A keeper performed his tasks not just because he loved them, but because his job required it — and lives were saved when he performed his job well. As mothers, we, too, have a higher reason to do our job in that God calls us to love our husbands and children (v. 4). The lives of our children, as well as those looking on, will not only be enhanced, but possibly saved, when we take seriously our calling as mother and hold fast to this task. The Bible says to conduct ourselves in a manner worthy of the Gospel of Christ (Philippians 1:27). The conduct described in Titus 2 is not only to produce a certain desirable result in ourselves and our families, but to display Christ to others and bring others to Christ (v. 5).

This isn’t a “let’s put on a fake show” admonition here, but a real awareness that we may turn others off to the Gospel when we act in ways around our children that are not in keeping with its principles. While the verse isn’t saying that we have to generate perfect behavior from our kids to give others a good impression of the Gospel or act perfectly ourselves (we are going to fail at times, and there is grace for that), what it is saying is that our good treatment and training of them and their subsequent response to our love and guidance will show the world what can and will happen when we have Christ within us and put the principles of the Gospel to work.

In telling us that the older women were to “urge,” or as some translations say, “teach,” the younger women to love their husbands and children, we understand that the wives didn’t just feel a natural affection for their families all the time. This was a love that they had to learn. While loving our children will come naturally to us on some days, there will be other days when they frustrate, anger, annoy, and overwhelm us. Even on those days, we are to love them — and this love isn’t merely an affection, but a training in the right direction and desire to see them grow not only physically, but spiritually and emotionally. Proverbs 13:24 tells us, “Whoever spares the rod hates their children, but the one who loves their children is careful to discipline them.” When we love our children, we do more than simply display affection towards them — we guide them in the right way to go.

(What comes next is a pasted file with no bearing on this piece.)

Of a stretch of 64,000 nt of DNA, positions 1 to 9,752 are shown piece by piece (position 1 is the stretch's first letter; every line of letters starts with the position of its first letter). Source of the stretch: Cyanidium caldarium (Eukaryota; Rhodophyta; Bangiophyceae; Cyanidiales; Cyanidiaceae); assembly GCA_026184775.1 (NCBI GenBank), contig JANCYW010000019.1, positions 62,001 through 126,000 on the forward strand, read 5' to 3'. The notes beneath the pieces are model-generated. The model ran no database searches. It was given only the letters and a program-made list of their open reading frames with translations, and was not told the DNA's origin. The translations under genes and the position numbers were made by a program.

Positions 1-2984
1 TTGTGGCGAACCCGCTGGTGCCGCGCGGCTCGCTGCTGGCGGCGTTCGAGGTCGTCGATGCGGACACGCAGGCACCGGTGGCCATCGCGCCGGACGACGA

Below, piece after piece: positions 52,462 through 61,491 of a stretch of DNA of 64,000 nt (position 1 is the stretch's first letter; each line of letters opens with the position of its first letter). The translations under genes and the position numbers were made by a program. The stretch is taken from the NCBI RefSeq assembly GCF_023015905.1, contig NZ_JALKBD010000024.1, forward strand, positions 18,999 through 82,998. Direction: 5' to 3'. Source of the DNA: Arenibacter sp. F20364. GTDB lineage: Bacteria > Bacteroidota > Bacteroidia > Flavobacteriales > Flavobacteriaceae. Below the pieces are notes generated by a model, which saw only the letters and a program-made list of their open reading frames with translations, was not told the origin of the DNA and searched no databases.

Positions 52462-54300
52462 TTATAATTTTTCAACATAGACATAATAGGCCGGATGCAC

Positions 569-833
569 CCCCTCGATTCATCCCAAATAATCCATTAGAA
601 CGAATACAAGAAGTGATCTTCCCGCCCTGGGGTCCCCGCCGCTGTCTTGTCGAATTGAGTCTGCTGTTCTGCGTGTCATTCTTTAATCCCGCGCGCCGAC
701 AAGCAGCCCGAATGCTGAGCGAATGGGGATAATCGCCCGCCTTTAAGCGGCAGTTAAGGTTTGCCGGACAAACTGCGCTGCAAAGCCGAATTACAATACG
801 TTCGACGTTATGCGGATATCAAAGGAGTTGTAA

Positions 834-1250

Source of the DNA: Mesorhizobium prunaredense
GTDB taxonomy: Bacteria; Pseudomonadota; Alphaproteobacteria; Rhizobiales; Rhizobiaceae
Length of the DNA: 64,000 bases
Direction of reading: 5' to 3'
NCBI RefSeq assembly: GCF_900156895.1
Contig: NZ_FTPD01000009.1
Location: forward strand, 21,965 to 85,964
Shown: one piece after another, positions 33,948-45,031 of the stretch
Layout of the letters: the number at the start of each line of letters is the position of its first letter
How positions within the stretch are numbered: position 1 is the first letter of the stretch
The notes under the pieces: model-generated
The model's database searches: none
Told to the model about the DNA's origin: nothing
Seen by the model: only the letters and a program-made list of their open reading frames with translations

Conclusion:

I love what a high-profile football coach said at a press conference on what he considered his greatest success in life: bringing his own three boys to salvation. What a perspective! Not his number of wins as a coach. Not his impressive salary. He considered his greatest accomplishment to be the investment of his life into his boys’ lives so that they could come to know Jesus Christ.

Obviously, he’s not a mom, but his words challenge us as moms: As mothers and keepers of our homes, what are we allowing our kids to watch, to hear, to talk about? What environment are we creating? What are we leading them towards?

Titus 2 admonishes us to love our families and watch over our homes — not only for their benefit, but so that our conduct is in keeping with the Gospel. Similarly, Deuteronomy 11:19 tells us we are to teach our children about God and His Word when we sit down, walk along the road, lie down, and get up. In this series on motherhood, I have been so challenged as I’ve evaluated my own attitudes toward motherhood and my apathy, at times, in regards to the job I have of helping to cultivate the souls of my children to know God and know the truths of God.